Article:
Here's our weekly roundup of the new products CNET reviewers liked best.
Altec Lansing Octiv 650 speaker
Editors' rating: 4 out of 5
The good: The Altec Lansing Octiv 650 sounds very good for an iPod/iPhone speaker dock and works as a full-featured alarm clock after you add Altec's free Alarm Rock app. The component/composite video output on the back also allows you to play iPod/iPhone video on your TV with an optional cable and a remote is included.
The bad: The cloth grille attracts dust and there's no Bluetooth or AirPlay wireless connectivity.
The bottom line: The Altec Lansing Octiv 650 is one of best-sounding iPod/iPhone speaker docks in its price class, with a distinct, stylish look and component video output to boot.
The good: The attractive Digital Storm Ode Level 3 offers fast gaming performance and a strong feature set for an aggressive price.
The bad: Some sloppy external wiring mars an otherwise polished system design.
The bottom line: The fixed-configuration Digital Storm Ode Level 3 earns top marks in an increasingly competitive gaming PC market thanks to a smartly chosen set of components and an enticingly low price tag.
The good: The Kobo eReader Touch Edition is a compact, lightweight, and affordable e-ink e-reader with touch-screen navigation, built-in Wi-Fi, an expansion slot for additional memory, and good battery life (over one month with wireless off). Also, the Kobo e-book store is integrated into the device, and you get a basic Web browser.
The bad: The Kobo's user interface isn't as slick as that of the Nook Touch, and its performance and overall smoothness could be improved. It lacks audio support (no MP3, no audiobooks) and the ability to lend out titles to friends. The magazine and newspaper selection is lackluster.
The bottom line: Though the Kobo eReader Touch Edition doesn't quite measure up to the Nook Touch or the Kindle, it's a respectable and affordable touch-screen e-reader with a lot of pluses.
The good: The LG LW5600 series evinced excellent color in bright and dark areas, along with relatively deep black levels and even screen uniformity for an edge-lit LED-based LCD TV. Its matte screen works well in bright rooms. The Smart TV Internet portal is well-designed with a solid selection of streaming services, and LG includes a Wi-Fi dongle. The secondary motion-sensitive remote provides a cool, easy-to-use control option. Passive 3D on this TV has minimal crosstalk, is brighter than active, and LG includes four pairs of lightweight, nonpowered glasses.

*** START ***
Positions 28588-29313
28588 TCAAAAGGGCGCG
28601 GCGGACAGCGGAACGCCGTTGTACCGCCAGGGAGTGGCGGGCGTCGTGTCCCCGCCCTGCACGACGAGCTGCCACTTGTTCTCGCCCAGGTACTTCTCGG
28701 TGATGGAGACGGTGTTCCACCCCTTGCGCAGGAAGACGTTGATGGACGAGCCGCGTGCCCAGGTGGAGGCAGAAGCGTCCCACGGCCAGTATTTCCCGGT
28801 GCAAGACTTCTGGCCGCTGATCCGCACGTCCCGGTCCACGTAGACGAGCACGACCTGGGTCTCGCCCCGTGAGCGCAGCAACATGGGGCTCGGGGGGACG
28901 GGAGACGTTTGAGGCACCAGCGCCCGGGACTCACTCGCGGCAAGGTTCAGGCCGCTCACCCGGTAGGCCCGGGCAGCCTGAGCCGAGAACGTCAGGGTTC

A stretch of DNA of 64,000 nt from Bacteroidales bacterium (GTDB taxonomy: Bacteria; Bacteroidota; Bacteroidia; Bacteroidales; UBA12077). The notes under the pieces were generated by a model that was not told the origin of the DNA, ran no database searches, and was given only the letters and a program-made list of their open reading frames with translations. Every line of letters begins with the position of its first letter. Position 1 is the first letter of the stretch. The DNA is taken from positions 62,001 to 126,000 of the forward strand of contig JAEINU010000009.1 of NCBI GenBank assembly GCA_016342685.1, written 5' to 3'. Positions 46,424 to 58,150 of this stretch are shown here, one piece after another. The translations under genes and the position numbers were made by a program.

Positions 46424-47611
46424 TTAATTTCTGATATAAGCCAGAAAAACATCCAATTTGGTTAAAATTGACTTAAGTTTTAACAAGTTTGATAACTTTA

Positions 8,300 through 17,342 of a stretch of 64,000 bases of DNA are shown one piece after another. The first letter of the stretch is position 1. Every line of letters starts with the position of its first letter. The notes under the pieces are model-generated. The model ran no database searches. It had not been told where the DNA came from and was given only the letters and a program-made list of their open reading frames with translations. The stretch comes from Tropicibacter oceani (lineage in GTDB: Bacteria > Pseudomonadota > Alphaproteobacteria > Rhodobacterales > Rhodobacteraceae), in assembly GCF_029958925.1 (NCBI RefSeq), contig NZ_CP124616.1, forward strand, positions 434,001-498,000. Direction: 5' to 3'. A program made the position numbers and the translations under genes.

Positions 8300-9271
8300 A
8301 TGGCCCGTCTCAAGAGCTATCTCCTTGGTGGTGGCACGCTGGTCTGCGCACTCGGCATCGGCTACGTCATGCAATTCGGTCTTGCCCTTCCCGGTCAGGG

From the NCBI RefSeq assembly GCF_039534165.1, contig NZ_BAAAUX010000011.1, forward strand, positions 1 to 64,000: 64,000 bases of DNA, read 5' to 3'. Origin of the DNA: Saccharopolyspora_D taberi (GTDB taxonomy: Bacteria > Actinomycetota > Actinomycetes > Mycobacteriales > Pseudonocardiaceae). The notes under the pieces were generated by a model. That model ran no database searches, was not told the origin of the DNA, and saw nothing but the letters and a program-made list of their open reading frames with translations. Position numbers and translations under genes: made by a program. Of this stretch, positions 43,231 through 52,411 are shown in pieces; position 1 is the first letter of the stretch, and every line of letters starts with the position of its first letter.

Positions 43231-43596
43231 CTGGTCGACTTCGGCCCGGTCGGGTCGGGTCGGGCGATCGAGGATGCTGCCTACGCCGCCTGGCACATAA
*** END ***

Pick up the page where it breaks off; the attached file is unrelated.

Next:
The bad: This LG LED TV is relatively expensive. Its edge-lit local dimming LED scheme produces some artifacts and blooming; highlights were somewhat muted in dark scenes; and even from off-angle the picture loses contrast worse than most such TVs. The LW5600's Smart TV lacks Pandora, and its search is next to useless. Passive 3D shows a softer image with more artifacts and worse overall quality than active.
The bottom line: While passive 3D has its flaws, the LG LW5600's 2D picture quality is very good for an edge-lit LED-based LCD TV, especially in bright rooms.
The good: The LG LSB316 is a stylish sound bar with a wireless subwoofer. It has built-in Bluetooth, enabling you to stream music from smartphones and other portable devices--it's basically like AirPlay without being locked into Apple devices. There are also two optical inputs and an analog audio input, plus a USB port for digital music playback.
The bad: The sound quality is underwhelming, especially if you like bass. We also would have liked more inputs. And while the USB port is nice, it's not usable for anything more than occasional use.
The bottom line: The LG LSB316 is a sleek sound bar and its Bluetooth support enables AirPlay-like streaming, but its sound quality is only so-so.
The good: The Motorola XPRT has both a touch screen and a keyboard in an attractive and usable form factor. Features include enterprise-level security, mobile hot-spot capability, 3G speeds, and a dual-mode CDMA/GSM chipset for world roaming.
The bad: The Motorola XPRT's display doesn't match up to its competition, and the picture quality could be better.
The bottom line: Despite a few shortcomings, the Motorola XPRT is a great alternative to the BlackBerry due to its enterprise-level features and globe-trotting capabilities.